On August 29, 2023, the California Privacy Protection Agency (CPPA) posted discussion drafts of the upcoming cybersecurity audits and risk assessments regulations. These draft regulations follow an earlier amendment of the California Consumer Privacy Act (CCPA) by the California Privacy Act (CPRA) which extended consumer rights, introduced a Sensitive Personal Information category, and sharpened the privacy supervisor’s teeth. Although these drafts only mark the start of the rulemaking process and will be subjected to the Board discussion and public participation, it is clear that the ties between data privacy and data security are being further tightened. Some notable requirements for data security put forth for discussion under the draft regulations include:
Among the safeguards to protect personal data, the draft cybersecurity audit regulation requires the need for better authentication, including:
Personal information will have to be encrypted at rest and in transit. The draft risk assessment regulation also mentions other forms of privacy-enhancing technology such as differential privacy, federated learning, and homomorphic encryption.
Access Management plays an important role in protecting against unauthorized access in the draft regulations. Throughout the drafts it is clear that the CPPA pays high importance to least privilege access management. Basically, data access has to be denied by default, following the principles of Zero Trust Architecture. Access is only permitted when it aligns with the customer's reasonable expectations or the purpose explicitly communicated during data collection, as exemplified by Purpose-Based Access Controls. This rule applies universally to both internal and external data consumers and necessitates the revocation of access when it is no longer necessary, including instances such as employment termination. The draft regulation also requires organizations to catalog their personal data together with their data classifications and any tag-based access controls that use those tags to control the use and disclosure of personal data.
Organizations will be required to monitor data storage, retention, and usage logs, abd have to report the third parties to whom consumers’ personal information is disclosed.
They will also have to assess the effectiveness of their data security during the annual cybersecurity audits, and have to perform a risk assessment every three years or whenever there is a material change in data processing.
If you’re an organization that processes consumers’ personal information or doing business with one, these revisions will likely require you to invest in better data security. However, if personal data is a core competitive asset supporting your organization’s customer experiences, cost management and decision making, it will be very challenging to improve data security with the current access management technology and workflows in a way that doesn’t disrupt your data operations. You will need an approach that lets you incrementally improve data security, and time the impact on data operations. The way to achieve this is through:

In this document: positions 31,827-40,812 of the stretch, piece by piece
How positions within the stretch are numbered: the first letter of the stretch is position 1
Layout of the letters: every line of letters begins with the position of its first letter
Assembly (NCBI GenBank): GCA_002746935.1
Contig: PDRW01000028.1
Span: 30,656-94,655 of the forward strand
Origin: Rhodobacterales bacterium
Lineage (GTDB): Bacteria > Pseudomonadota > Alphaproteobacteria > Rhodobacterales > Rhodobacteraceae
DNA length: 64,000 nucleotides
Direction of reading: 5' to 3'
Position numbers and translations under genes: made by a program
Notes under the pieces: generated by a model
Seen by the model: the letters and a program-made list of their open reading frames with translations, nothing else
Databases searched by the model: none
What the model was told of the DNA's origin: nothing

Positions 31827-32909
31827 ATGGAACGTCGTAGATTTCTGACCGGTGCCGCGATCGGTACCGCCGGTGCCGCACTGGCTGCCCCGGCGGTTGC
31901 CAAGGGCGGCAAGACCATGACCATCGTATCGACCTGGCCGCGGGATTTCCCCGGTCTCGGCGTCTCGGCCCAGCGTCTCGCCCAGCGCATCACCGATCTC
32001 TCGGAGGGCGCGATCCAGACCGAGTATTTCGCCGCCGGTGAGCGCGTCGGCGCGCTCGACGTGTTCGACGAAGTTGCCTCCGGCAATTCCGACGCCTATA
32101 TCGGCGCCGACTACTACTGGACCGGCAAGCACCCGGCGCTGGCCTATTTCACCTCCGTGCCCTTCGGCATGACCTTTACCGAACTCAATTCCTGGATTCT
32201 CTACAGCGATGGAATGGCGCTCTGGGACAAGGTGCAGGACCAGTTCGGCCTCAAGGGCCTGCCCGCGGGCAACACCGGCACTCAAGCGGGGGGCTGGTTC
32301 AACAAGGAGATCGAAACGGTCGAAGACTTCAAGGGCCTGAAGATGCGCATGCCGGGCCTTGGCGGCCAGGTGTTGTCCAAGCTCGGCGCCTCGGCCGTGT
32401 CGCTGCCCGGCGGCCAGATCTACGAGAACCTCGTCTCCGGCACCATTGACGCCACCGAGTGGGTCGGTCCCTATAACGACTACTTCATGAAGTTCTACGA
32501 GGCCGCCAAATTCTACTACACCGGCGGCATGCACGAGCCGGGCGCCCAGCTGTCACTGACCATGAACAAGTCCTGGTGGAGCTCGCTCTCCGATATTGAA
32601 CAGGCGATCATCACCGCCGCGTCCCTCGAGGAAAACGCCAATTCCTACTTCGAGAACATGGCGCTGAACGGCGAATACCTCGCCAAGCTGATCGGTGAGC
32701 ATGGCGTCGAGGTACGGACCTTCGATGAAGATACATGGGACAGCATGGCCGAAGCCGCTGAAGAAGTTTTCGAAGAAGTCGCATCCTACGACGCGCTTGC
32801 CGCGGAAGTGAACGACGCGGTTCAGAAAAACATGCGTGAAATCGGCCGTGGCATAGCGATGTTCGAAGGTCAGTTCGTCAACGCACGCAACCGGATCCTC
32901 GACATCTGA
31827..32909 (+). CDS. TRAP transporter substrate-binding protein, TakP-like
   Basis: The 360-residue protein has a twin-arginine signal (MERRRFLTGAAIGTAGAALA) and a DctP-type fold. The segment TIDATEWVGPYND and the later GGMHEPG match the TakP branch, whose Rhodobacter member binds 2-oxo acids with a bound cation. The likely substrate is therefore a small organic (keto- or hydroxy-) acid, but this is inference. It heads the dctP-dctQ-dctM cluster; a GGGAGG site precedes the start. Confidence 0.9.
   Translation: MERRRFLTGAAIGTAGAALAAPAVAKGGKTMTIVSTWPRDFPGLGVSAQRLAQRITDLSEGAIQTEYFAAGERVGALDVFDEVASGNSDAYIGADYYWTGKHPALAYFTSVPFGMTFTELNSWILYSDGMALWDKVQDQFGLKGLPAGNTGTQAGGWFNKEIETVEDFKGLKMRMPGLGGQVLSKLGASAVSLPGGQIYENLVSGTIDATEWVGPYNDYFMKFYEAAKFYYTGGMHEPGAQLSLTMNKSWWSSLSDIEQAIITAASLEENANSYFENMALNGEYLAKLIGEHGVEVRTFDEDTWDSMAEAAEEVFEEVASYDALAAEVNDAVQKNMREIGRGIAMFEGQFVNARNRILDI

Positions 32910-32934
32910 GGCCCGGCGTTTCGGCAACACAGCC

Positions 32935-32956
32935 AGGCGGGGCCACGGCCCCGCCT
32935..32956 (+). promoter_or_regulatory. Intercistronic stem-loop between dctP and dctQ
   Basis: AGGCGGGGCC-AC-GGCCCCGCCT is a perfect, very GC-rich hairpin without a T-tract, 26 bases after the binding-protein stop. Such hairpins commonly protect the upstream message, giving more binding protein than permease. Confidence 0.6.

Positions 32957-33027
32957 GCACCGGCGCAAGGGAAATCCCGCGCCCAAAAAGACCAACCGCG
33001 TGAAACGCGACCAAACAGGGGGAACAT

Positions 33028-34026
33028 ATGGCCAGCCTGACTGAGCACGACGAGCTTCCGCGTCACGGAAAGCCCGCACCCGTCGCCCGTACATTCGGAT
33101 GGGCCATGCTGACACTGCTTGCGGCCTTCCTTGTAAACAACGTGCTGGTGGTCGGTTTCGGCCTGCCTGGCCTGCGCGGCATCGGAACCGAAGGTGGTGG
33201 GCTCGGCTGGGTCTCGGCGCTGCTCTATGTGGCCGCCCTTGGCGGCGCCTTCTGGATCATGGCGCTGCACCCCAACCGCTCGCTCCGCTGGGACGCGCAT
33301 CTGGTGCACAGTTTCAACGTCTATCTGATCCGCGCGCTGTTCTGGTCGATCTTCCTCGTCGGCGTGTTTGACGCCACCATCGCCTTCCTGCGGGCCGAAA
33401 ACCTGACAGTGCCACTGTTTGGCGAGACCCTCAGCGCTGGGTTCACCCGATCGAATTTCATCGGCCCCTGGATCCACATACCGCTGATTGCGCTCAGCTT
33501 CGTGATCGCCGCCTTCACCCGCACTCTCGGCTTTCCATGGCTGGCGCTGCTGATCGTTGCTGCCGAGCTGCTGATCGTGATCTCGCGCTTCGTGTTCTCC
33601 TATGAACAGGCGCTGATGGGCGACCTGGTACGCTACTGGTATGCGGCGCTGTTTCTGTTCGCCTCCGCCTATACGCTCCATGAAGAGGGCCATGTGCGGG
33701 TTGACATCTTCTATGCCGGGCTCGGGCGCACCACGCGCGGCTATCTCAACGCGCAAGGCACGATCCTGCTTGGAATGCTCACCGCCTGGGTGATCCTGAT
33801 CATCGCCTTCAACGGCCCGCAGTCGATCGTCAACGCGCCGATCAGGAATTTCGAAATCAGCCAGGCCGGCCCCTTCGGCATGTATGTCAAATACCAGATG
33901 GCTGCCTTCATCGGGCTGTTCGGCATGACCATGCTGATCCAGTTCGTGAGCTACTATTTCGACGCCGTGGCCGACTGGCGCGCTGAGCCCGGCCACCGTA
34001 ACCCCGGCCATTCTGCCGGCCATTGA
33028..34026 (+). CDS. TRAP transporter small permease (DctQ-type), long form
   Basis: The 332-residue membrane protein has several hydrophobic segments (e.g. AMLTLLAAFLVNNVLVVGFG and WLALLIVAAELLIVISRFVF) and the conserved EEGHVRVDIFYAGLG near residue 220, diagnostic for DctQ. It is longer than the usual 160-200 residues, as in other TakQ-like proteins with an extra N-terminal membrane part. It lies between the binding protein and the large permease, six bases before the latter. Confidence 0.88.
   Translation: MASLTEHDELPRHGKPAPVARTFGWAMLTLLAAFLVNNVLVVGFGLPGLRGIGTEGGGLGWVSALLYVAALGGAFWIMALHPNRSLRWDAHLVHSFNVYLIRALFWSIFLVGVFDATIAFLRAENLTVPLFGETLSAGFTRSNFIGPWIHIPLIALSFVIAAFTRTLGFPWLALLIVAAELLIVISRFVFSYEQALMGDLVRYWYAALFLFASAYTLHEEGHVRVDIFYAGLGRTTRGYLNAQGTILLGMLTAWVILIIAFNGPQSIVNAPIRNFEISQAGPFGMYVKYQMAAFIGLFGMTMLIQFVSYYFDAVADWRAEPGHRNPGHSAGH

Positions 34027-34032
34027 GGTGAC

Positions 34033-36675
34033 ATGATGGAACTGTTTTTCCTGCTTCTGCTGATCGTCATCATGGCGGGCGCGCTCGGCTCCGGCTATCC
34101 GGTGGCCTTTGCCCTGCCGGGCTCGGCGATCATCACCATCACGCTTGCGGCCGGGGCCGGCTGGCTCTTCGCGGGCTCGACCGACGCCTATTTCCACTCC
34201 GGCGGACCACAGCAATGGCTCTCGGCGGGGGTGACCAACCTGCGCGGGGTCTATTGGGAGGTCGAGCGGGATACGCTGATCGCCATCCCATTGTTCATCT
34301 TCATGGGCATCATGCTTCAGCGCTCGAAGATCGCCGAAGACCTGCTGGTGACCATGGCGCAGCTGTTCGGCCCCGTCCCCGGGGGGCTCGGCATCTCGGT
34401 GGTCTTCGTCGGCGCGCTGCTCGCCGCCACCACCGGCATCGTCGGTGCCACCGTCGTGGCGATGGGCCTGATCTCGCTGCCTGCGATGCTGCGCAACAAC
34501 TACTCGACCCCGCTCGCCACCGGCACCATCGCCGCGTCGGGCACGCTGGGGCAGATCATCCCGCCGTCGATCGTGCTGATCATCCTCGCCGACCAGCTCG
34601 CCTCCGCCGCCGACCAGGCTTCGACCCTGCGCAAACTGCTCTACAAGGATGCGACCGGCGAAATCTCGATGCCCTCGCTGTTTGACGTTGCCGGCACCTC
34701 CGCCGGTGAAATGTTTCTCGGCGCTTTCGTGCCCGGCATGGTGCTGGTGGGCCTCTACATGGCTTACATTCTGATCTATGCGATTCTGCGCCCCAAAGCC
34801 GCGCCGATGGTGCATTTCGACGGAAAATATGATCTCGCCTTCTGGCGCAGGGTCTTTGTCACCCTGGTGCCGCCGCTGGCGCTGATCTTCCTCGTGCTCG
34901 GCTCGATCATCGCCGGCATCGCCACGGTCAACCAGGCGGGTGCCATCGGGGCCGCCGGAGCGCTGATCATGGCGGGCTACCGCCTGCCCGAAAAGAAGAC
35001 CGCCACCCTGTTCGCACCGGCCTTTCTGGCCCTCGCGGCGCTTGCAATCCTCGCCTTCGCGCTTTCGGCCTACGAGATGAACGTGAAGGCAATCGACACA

Having a good understanding of your organization’s access controls and usage patterns allows you to understand your as-as and carefully plan your roadmap to CPRA compliance. It also lets you iterate incrementally from your as-is, learn from feedback loops, and adjust the implementation where needed. Monitoring capabilities will also help you comply with the Monitoring & Reporting requirements stipulated in the draft regulations.
Dynamic data teams have to federate data security responsibilities to data owners to achieve a productive balance between least privilege access management as required by the CPPA’s draft regulations, and data democratization. Without federation, data teams will be flooded with data access requests preventing them from doing their work, and creating undue hold-ups. Raito’s user friendly interface lets data owners manage access without requiring technical expertise.
Automation plays a crucial part in scaling data security. It helps you save time and reduces the risk of errors that come with manual processes. Automatically detecting and prioritizing risks, auto-approving and auto-revoking access, and automating CPRA-compliance using tag-based policies are essential to striking a healthy balance between data security & democratization.
These draft regulations are only the first step in the second amendment of the CCPA, and are likely to undergo several rounds of revisions before being finalized. However, data-intensive organizations will have to plan actions accordingly as the data security requirements are in line with a broader regulatory push towards better data protection.
I hope this helps!
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